Bachmann, despite her (occasionally embarrassing) failure as a presidential wannabe, remains a formidable candidate, for her rhetorical bomb-throwing has won her a national audience. (“I think she should fact-check some of the things she says before she says them,” Graves offers.) Her high-profile and far-to-the-right attacks on Obamacare (and other Obama-related assaults) allow her to raise huge piles of money, despite the fact she is a back-bencher with a light legislative footprint. Yet David Nir, Daily Kos‘ election guru, has touted Graves as “a good fit for this district.” Graves’ capacity to self-finance what would be an expensive challenge doesn’t hurt. “We’re gonna seed the campaign as needed,” Graves says, though promising to solicit funds the old-fashioned way first.
Bachmann wasted no time attempting to cash in Graves’ entry into the race. On Wednesday, she blasted out an email to her supporters warning that lefty groups were coalescing around him: “My opponent already has the support and endorsements of labor unions such as UNITE HERE, and will not only continue to receive union endorsements but also be a recipient of their funds.”
The switch from the private sector to the rigors of politics has forced Graves to make some adjustments. “I do mumble a little bit,” he concedes. But on the policy front he’s playing it safe for the time being. Regarding the Affordable Care Act, Bachmann’s signature concern—she’s warned that the president will soon become a “health care dictator” and that the government will deprive conservative critics of medical services—Graves is defensive. “I like preexisting conditions being able to be covered,” he says. “I like the idea of college-aged students and students and kids that are up in age being able to stay on their family’s program. I’d like to see us try to bend the cost-curve and make health care more affordable for everyone, and accessible to everyone.”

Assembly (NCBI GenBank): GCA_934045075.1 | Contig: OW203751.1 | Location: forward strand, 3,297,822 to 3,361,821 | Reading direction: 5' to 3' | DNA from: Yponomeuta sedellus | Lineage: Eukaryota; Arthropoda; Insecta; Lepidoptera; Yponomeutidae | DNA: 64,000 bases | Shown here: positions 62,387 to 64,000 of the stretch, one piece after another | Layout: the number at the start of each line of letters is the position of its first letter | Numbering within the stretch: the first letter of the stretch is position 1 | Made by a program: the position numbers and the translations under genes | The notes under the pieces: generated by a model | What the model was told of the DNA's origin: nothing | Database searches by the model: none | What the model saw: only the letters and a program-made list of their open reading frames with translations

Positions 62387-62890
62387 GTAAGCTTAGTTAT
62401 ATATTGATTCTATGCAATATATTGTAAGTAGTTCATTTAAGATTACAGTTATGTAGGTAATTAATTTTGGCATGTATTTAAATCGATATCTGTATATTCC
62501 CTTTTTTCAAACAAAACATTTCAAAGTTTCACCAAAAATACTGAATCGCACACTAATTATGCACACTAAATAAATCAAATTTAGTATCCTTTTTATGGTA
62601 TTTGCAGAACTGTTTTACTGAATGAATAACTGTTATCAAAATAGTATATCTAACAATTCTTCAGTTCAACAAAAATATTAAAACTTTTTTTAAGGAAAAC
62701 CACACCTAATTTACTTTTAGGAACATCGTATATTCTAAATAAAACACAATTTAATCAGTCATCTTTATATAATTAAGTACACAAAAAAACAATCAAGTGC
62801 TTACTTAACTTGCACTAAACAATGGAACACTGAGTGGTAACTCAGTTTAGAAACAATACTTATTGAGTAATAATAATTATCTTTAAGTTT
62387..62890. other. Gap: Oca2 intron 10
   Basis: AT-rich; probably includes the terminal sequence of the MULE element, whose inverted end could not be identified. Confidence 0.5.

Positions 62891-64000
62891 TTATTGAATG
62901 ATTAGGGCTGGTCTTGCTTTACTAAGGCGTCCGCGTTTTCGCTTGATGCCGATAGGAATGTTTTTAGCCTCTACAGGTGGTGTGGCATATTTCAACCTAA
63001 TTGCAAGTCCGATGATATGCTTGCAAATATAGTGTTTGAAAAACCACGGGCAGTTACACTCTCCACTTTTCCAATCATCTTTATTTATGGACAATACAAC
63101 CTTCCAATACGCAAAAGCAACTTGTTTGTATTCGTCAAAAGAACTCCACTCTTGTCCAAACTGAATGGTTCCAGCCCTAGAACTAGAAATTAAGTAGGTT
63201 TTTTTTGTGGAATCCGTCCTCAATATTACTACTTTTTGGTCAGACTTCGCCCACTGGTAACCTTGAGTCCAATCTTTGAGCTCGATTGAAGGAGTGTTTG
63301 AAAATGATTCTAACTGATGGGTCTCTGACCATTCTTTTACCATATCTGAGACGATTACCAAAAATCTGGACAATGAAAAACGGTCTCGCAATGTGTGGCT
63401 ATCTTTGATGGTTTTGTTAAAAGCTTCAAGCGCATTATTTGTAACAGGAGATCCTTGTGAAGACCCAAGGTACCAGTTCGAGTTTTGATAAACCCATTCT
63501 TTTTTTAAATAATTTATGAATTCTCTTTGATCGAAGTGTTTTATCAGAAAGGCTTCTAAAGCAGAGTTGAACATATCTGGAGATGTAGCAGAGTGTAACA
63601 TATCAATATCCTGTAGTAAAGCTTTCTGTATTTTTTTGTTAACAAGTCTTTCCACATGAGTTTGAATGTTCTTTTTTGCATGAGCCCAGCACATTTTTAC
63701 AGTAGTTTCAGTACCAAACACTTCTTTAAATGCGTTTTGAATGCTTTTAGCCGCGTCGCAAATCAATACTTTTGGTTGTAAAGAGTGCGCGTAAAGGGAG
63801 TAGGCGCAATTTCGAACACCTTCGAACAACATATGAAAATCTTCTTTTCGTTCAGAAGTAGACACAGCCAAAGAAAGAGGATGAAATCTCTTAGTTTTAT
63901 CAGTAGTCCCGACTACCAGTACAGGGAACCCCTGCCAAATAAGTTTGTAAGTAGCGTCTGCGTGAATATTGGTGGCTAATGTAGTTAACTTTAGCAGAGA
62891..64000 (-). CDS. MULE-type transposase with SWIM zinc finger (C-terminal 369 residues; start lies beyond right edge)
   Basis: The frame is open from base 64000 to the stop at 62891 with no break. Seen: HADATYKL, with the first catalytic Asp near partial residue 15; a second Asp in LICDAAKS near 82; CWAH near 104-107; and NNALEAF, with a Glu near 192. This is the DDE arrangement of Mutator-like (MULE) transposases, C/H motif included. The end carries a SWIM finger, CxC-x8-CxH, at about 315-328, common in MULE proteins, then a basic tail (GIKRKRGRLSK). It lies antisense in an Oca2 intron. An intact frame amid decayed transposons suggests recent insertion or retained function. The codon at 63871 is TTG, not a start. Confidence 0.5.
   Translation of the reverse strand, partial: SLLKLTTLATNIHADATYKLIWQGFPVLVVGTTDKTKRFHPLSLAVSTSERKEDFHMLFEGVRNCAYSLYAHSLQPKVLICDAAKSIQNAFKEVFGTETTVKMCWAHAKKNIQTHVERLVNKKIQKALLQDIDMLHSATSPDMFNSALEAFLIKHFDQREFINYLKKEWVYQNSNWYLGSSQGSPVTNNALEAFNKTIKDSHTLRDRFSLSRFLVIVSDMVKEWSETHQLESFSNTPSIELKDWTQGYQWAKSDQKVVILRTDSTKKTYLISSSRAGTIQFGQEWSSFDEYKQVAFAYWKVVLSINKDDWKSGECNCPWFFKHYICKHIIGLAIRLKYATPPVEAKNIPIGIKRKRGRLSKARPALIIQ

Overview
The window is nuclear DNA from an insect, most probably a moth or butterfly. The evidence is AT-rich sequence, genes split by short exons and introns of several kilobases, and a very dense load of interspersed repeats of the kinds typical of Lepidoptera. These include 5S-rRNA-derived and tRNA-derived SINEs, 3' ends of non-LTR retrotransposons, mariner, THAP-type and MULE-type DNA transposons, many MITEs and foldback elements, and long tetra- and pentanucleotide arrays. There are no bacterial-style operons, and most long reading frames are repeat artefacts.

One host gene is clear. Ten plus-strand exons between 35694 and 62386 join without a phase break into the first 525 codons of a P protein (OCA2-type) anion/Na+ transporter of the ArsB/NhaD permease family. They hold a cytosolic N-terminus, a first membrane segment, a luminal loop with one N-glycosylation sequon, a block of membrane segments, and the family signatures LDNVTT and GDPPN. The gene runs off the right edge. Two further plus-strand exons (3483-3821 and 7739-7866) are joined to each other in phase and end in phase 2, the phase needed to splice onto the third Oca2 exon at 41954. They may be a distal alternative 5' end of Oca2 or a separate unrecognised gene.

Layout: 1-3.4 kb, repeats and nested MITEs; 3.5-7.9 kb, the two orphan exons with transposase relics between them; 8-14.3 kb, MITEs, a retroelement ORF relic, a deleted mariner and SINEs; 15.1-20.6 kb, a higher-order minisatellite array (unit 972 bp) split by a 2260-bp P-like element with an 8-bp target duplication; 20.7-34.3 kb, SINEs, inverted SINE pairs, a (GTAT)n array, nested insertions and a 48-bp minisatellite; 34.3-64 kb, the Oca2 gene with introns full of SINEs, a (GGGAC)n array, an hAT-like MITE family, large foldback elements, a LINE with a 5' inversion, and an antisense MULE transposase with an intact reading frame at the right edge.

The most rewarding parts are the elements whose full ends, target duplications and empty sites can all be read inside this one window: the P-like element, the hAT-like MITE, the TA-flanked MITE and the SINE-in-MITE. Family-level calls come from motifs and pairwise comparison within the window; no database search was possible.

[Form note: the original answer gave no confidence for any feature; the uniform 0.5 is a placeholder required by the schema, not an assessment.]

But he hasn’t made up his mind on the individual mandate, the glue that holds large parts of the bill together and the reason why its fate will be determined by the Supreme Court. “Let’s see what the courts say in June on that one,” he said. “I want to see what the courts have to say about it and then I’ll comment on that.”
Unlike Anne Nolan, one of the two other Democratic aspirants in the race, Grave is not sold on the Occupy Wall Street movement—perhaps a smart move, given his district’s demographic makeup. “Occupy Wall Street, I really don’t know what they stand for to tell you the truth, and I’m being very candid about that,” he says. “I think everybody has a right to assemble under the law, and that’s fine.” He adds: “I’ve been following [the Occupy movement], I’ve been there. I’ve been in Philadelphia. I’ve been in New York. I’ve been in Washington. I’ve been following it, I just don’t know what they stand for.”
He says he supports gay marriage and abortion rights, and he thinks it was a mistake to repeal the Glass-Steagall Act that separated investment banking from retail banking. But on the subject of the Dodd-Frank Wall Street reform law, he demurs: “I’d rather not get into that,” he says. There are no issues listed on his campaign’s threadbare website, and none will be appearing until after the party’s district nominating convention on Saturday.
“It’s coming,” says Donald McFarland, a former Minnesota Democratic-Farmer-Labor party spokesman who’s serving as Graves’ campaign manager. “All that’s coming. We’re really focused on the convention and talking with delegates right now; once that’s finished then we’ll be moving forward with a whole lot more.”